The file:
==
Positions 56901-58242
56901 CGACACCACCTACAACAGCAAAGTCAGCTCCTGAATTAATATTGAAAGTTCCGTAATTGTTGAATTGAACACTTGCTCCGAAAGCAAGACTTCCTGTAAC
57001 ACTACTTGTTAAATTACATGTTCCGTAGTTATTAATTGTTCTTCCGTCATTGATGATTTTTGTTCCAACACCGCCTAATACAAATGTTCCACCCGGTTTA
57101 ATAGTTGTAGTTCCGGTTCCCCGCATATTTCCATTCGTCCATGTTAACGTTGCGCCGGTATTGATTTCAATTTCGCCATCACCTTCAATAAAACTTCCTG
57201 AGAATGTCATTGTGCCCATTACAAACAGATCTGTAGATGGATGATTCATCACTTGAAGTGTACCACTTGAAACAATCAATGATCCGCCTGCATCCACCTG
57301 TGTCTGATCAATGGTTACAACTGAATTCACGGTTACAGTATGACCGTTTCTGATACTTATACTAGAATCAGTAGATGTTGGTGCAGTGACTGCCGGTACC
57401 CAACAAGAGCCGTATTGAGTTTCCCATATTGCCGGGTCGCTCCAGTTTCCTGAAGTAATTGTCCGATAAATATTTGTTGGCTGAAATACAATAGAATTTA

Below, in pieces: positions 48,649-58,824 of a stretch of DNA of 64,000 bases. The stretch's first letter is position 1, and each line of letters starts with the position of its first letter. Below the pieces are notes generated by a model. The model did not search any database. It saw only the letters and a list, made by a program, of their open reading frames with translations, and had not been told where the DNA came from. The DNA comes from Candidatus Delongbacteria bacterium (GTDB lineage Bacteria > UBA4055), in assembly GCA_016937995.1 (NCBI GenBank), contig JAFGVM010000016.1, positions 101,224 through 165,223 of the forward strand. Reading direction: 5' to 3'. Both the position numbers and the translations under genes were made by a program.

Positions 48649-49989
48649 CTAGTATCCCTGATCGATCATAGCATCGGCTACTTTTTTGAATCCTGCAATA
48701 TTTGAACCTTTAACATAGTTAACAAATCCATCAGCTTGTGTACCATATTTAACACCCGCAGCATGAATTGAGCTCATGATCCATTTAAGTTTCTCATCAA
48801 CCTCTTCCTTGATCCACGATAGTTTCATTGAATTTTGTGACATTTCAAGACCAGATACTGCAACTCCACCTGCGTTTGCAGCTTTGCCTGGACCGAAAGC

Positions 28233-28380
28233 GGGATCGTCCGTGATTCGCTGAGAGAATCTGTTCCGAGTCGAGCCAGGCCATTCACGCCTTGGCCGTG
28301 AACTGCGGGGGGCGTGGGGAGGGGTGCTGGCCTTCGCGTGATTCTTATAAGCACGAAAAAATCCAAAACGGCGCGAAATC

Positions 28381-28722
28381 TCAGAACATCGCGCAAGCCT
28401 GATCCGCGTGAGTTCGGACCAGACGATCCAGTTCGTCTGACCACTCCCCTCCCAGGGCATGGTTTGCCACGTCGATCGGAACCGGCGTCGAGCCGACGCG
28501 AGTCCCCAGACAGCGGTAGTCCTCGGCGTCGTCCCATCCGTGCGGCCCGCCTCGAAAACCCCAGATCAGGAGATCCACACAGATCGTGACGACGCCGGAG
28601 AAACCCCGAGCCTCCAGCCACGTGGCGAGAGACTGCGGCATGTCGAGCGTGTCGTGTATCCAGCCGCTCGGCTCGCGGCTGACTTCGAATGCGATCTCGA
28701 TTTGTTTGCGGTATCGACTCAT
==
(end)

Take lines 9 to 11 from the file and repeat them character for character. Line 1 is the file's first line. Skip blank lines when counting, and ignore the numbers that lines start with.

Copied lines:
Positions 48649-49989
48649 CTAGTATCCCTGATCGATCATAGCATCGGCTACTTTTTTGAATCCTGCAATA
48701 TTTGAACCTTTAACATAGTTAACAAATCCATCAGCTTGTGTACCATATTTAACACCCGCAGCATGAATTGAGCTCATGATCCATTTAAGTTTCTCATCAA